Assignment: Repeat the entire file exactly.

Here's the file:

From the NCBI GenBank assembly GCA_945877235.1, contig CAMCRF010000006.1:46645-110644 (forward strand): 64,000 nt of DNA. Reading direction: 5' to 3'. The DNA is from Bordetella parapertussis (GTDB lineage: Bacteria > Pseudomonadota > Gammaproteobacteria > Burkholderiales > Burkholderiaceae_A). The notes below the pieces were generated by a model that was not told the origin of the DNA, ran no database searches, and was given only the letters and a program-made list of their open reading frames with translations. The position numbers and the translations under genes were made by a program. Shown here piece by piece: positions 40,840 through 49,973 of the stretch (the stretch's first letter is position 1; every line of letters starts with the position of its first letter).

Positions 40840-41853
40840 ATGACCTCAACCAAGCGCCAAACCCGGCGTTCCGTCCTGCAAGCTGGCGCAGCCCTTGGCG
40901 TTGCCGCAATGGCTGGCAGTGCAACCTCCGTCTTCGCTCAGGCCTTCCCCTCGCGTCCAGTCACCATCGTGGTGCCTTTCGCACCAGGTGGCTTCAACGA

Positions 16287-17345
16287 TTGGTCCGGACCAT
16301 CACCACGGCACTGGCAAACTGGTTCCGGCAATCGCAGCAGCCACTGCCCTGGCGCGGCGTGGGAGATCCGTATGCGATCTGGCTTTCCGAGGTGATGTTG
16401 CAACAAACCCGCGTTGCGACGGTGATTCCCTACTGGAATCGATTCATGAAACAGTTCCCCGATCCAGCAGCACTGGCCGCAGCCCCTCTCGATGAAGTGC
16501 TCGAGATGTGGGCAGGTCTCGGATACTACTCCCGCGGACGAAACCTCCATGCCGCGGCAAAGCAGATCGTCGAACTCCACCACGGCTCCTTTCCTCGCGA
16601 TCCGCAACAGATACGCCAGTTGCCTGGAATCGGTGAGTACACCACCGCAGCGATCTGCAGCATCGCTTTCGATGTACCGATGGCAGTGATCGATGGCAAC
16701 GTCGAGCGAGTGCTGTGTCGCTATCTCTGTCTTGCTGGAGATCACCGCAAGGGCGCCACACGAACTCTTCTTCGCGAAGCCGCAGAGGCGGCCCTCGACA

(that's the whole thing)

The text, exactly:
From the NCBI GenBank assembly GCA_945877235.1, contig CAMCRF010000006.1:46645-110644 (forward strand): 64,000 nt of DNA. Reading direction: 5' to 3'. The DNA is from Bordetella parapertussis (GTDB lineage: Bacteria > Pseudomonadota > Gammaproteobacteria > Burkholderiales > Burkholderiaceae_A). The notes below the pieces were generated by a model that was not told the origin of the DNA, ran no database searches, and was given only the letters and a program-made list of their open reading frames with translations. The position numbers and the translations under genes were made by a program. Shown here piece by piece: positions 40,840 through 49,973 of the stretch (the stretch's first letter is position 1; every line of letters starts with the position of its first letter).

Positions 40840-41853
40840 ATGACCTCAACCAAGCGCCAAACCCGGCGTTCCGTCCTGCAAGCTGGCGCAGCCCTTGGCG
40901 TTGCCGCAATGGCTGGCAGTGCAACCTCCGTCTTCGCTCAGGCCTTCCCCTCGCGTCCAGTCACCATCGTGGTGCCTTTCGCACCAGGTGGCTTCAACGA

Positions 16287-17345
16287 TTGGTCCGGACCAT
16301 CACCACGGCACTGGCAAACTGGTTCCGGCAATCGCAGCAGCCACTGCCCTGGCGCGGCGTGGGAGATCCGTATGCGATCTGGCTTTCCGAGGTGATGTTG
16401 CAACAAACCCGCGTTGCGACGGTGATTCCCTACTGGAATCGATTCATGAAACAGTTCCCCGATCCAGCAGCACTGGCCGCAGCCCCTCTCGATGAAGTGC
16501 TCGAGATGTGGGCAGGTCTCGGATACTACTCCCGCGGACGAAACCTCCATGCCGCGGCAAAGCAGATCGTCGAACTCCACCACGGCTCCTTTCCTCGCGA
16601 TCCGCAACAGATACGCCAGTTGCCTGGAATCGGTGAGTACACCACCGCAGCGATCTGCAGCATCGCTTTCGATGTACCGATGGCAGTGATCGATGGCAAC
16701 GTCGAGCGAGTGCTGTGTCGCTATCTCTGTCTTGCTGGAGATCACCGCAAGGGCGCCACACGAACTCTTCTTCGCGAAGCCGCAGAGGCGGCCCTCGACA